New hand held solar PV electrical test instrumentation has been used for the first time as part of the installation of one of the UK’s largest solar panel systems.
Cumbria-based Sundog Energy, one of the UK’s leading providers of solar photovoltaic (PV) systems, became the first installer to use the new Seaward Solar Installation PV100 tester as part of its contract with Network Rail to provide a huge solar PV system on the roof of Kings Cross Station in London.
The Kings Cross project is one of the biggest solar PV systems in the UK. The PV cells are integrated into nearly 1,400 glass laminate units that will form part of the new glass roofing structure over the platforms and concourses. The area of roof that will be covered with the solar PV glass laminate is approximately 2,300 square metres.
By using the Seaward PV100 on the Kings Cross contract, Sundog Energy became the first solar installer to utilise the new instrument on a major project.
The PV100 electrical tester is the first dedicated multi-function tester for solar panel installation. It is capable of carrying out all electrical tests required by IEC 62446 on grid connected PV systems and eliminates the need for multiple test instruments for PV panel electrical installation and connection.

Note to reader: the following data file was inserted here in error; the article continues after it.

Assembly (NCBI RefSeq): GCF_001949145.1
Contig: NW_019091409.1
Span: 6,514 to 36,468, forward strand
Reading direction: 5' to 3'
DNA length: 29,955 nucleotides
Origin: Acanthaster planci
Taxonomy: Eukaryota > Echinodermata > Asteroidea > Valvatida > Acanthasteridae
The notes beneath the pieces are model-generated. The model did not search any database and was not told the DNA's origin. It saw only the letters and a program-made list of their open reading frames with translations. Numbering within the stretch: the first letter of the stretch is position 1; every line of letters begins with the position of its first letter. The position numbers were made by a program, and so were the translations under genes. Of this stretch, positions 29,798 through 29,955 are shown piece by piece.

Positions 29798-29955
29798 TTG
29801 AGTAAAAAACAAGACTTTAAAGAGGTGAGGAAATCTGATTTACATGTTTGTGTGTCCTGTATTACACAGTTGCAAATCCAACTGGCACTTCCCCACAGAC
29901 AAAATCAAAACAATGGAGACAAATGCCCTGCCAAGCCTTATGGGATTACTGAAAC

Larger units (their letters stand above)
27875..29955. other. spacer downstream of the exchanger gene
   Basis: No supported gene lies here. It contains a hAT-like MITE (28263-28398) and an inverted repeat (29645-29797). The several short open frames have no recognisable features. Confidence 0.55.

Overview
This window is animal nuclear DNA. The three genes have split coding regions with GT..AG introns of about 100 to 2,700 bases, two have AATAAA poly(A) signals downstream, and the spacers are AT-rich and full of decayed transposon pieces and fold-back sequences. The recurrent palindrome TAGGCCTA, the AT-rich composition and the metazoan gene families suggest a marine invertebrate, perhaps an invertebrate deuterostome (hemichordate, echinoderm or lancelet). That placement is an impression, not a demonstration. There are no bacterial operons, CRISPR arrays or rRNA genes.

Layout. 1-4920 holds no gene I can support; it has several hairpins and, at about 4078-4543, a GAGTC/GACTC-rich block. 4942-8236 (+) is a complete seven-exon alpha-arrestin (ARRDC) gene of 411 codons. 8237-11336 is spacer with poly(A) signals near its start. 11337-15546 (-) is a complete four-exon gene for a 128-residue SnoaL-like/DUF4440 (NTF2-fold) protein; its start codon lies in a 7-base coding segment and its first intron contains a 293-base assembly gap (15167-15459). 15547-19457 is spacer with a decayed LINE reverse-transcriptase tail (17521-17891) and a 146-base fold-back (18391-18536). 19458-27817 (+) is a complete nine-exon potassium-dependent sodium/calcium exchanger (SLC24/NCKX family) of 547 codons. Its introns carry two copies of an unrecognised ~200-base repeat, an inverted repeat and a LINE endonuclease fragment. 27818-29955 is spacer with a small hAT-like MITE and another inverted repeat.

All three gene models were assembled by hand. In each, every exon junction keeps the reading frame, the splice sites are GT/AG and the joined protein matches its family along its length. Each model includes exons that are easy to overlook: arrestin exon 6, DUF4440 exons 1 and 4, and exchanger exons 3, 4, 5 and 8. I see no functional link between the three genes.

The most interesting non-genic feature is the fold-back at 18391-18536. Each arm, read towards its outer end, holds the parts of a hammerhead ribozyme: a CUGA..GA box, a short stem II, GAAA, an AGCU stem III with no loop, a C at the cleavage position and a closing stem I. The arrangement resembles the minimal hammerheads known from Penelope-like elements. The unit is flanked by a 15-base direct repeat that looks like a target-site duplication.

With the push of a single button the new combination tester carries out the required sequence of electrical tests in a safe and controlled manner, avoiding the risk of contact with exposed live DC conductors.
Sundog Energy is providing the Kings Cross PV system under contract to Kier Construction, the main contractors to Network Rail for parts of the station refurbishment programme.
The roof refurbishment is part of the complex redevelopment of King’s Cross Station. The original Grade 1 listed Victorian train shed and associated buildings are being fully restored by Network Rail working closely with English Heritage and Camden Council. These works include the roof, ticket hall and office buildings.
A new platform was opened in 2010, increasing the station’s capacity for services, and a new concourse is being built to the west of the station. This western concourse is three times the size of the existing space, and will open in good time for the Olympics in 2012. By the end of 2013, the green canopy at the front of the station will have been stripped away, and a new public square created in its place to complete the renovation and reveal the original station behind.